On Saturday, January 15th, a Reform Jewish synagogue’s members arrived for what they thought would be a regular morning service. Even Rabbi Charlie Cytron-Walker found nothing odd about the man who showed up on their doorstep that morning. The rabbi saw this man, who he presumed was in need of help, and invited him in for tea. Cytron-Walker said that he remembered the man telling him a story, and though the man’s history didn’t all add up, the rabbi didn’t find this too odd.
The man at the doorstep would turn out to be 44-year-old British national Malik Faisal Akram. Just a few hours later, Akram would pull his gun on the few attending services (many stayed at home due to COVID-19), threatening their lives. Within a day, U.S. president Joe Biden had condemned his actions, and Akram was being called a terrorist.
On Saturday, January 15th, I woke up and spent hours avoiding my homework. I didn’t go to services because I wanted to sleep in. I sat at the kitchen table, and when a CNN alert popped up letting me know that there were people being held hostage at a synagogue in Texas, I wasn’t shocked. I was afraid, and I was angry, but I wasn’t surprised. Because within the past few years, so many attacks have been launched against the Jewish community. I wonder what it says about the world that I am more surprised that there is a woman as vice president than I am that someone pulled a gun in a shul.
On Saturday, January 15th, I pictured the perfect American terrorist: young white man, blonde hair, absent parents, white-guy privilege dripping down his forehead like sweat. Then, it was announced that the suspect was a British Muslim man who had stayed at a homeless shelter in the past week—someone neither white nor privileged. And I wonder what it means that it took media mere hours to call him a terrorist, yet the white man who attacked the Tree of Life Synagogue in Pittsburgh—who killed 11 people—is still not ubiquitously known as one. That when I Google that day in Pittsburgh, they call him a mass shooter, and an antisemite. Never a domestic terrorist.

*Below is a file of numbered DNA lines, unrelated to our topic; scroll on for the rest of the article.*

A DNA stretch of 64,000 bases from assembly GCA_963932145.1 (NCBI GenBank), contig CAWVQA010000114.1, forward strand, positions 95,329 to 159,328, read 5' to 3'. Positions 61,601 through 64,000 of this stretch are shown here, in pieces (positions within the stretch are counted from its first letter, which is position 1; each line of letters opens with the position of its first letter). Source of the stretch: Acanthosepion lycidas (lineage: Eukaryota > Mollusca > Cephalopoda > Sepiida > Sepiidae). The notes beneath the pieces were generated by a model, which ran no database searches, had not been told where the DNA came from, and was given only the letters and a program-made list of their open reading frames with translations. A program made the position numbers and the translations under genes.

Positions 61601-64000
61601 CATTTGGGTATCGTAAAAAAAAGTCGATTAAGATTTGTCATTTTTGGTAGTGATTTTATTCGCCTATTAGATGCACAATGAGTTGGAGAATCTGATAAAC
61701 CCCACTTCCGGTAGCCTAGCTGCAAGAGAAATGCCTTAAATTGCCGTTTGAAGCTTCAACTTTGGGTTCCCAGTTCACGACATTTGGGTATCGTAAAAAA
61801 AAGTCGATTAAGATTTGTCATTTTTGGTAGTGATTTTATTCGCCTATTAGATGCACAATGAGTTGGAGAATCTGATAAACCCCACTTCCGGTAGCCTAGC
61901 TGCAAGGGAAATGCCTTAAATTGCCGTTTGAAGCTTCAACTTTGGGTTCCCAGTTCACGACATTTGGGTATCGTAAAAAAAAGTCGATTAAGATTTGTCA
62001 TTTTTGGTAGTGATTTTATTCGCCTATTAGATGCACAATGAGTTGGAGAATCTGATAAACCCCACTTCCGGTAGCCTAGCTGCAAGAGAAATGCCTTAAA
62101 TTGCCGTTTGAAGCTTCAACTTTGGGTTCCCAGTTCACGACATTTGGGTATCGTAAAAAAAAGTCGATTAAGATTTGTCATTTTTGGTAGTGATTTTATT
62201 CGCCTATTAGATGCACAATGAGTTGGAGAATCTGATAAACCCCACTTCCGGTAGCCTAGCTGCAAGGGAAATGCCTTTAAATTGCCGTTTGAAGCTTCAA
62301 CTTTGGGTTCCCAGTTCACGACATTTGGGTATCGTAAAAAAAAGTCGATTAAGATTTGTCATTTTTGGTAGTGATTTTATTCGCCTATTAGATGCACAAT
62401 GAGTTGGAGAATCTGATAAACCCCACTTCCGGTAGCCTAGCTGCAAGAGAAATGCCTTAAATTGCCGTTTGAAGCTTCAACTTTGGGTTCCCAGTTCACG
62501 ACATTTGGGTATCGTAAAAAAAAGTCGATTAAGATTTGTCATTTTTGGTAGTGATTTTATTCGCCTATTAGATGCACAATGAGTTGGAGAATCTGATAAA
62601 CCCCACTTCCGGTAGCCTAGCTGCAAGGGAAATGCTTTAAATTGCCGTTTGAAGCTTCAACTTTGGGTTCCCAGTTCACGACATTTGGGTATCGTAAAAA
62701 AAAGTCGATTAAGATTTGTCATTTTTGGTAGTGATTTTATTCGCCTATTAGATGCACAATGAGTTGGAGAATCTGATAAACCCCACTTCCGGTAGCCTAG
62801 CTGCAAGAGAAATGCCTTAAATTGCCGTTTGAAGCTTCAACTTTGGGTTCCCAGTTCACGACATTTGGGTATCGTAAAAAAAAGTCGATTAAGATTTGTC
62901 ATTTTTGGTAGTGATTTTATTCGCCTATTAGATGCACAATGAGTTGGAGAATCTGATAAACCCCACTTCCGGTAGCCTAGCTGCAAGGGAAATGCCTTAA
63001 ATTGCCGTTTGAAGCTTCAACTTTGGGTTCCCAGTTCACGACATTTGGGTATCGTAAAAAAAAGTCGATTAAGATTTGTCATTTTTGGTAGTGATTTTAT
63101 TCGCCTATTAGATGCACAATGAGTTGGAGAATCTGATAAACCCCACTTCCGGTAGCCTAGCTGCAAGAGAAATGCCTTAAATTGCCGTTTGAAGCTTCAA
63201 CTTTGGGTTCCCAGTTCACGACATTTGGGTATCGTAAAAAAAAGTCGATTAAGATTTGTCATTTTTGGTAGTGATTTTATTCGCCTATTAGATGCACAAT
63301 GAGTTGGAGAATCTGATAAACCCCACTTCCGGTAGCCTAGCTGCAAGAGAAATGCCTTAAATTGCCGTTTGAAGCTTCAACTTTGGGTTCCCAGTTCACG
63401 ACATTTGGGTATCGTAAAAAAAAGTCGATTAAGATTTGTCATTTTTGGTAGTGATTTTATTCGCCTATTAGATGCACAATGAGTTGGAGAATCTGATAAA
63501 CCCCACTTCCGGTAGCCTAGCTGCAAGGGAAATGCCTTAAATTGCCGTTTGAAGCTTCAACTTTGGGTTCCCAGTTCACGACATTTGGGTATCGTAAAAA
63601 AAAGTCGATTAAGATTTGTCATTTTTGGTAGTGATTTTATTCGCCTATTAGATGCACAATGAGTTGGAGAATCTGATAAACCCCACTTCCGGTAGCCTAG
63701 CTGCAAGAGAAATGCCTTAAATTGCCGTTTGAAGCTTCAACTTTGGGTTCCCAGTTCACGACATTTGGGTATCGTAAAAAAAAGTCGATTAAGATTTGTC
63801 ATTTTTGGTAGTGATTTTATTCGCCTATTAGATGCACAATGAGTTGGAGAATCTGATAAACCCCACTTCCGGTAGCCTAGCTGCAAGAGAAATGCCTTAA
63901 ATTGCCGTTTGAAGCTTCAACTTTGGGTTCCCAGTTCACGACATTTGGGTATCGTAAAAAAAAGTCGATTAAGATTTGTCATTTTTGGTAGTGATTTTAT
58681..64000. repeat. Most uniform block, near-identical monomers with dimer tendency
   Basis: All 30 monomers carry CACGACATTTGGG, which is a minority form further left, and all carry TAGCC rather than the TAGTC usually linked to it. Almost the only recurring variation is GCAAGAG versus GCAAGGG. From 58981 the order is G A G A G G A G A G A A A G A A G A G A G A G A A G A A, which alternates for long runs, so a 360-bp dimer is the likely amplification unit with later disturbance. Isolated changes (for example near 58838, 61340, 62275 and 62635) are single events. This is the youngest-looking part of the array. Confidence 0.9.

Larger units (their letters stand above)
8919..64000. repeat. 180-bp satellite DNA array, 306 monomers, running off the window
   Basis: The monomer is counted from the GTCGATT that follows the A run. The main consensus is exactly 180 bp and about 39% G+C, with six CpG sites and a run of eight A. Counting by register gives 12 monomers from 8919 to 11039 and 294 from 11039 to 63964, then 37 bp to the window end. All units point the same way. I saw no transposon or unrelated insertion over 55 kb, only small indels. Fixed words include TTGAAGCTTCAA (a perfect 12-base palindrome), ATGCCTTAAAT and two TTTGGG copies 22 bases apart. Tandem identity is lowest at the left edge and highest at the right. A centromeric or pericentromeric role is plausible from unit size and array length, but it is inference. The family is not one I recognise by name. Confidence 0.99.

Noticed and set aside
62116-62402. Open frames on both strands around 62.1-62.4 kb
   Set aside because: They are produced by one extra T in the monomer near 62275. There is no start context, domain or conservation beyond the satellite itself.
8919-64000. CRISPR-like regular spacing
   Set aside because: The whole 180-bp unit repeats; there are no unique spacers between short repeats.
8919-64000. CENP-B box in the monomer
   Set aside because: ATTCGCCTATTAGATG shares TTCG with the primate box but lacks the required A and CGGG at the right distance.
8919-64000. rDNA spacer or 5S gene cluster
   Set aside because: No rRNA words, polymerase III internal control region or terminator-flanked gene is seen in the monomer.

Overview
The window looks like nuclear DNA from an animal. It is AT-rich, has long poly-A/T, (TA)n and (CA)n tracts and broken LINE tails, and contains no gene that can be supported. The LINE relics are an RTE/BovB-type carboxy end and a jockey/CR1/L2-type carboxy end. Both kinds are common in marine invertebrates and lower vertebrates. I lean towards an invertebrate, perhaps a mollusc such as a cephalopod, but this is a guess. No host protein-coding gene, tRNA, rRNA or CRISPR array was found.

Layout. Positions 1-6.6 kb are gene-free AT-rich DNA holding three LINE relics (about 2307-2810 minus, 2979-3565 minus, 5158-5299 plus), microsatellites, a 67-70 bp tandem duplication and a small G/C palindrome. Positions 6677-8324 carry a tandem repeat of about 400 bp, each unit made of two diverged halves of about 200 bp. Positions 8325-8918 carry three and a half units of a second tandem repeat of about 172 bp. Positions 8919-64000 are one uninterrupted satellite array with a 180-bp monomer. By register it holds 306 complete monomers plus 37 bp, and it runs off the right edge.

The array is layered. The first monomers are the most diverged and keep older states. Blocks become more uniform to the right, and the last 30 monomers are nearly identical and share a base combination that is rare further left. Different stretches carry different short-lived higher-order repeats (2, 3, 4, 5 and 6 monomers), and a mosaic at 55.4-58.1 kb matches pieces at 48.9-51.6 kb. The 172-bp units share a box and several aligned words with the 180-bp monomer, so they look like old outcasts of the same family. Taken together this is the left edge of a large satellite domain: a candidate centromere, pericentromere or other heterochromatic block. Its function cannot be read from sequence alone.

We are raised in a system that insists upon oppressing people of color, that teaches us hate before it teaches us to read.
On Saturday, January 15th, no hostages were injured or killed. But for almost 11 hours, their lives were threatened every second. The four hostages called their families to say “I love you” in case they wouldn’t ever be able to again. After they escaped, a group of four loud bangs were heard, then one bigger explosion, then three last shots were heard. An FBI team had used explosives to get into the building; and Malik Faisal Akram was killed by the team in a standoff.
On Monday, January 17th, I got asked by a classmate how I was doing because of the situation on Saturday. I told them the honest answer: I was afraid. When they asked me if I meant I was scared to be Jewish, I told them yes. I told them yes, and. And I am scared for my aunt who works at my local shul, and I am scared for my cousins who live in conservative states, and I am scared for my country that refuses to install common sense gun laws. And I am scared for Muslim people. I am scared for lower class Americans, especially those of color, because I know there will be politicians who use this as an excuse to say that homeless people are dangerous. I am scared because I know so many people will point to this moment as an excuse for why they want to eradicate Muslims. I worry for the way Fox News reports that the gunman had “mental health issues” in quotes, for the way people will say that mentally ill people are inherently dangerous.
Because it was my people that were attacked, and the only things I blame for it is the person who held the gun and the government that gave him the gun and the bigotry that runs through this country’s veins.
Don’t use my fear as an excuse to hurt people—I don’t want their blood. I only want to not be afraid of someone spilling mine.
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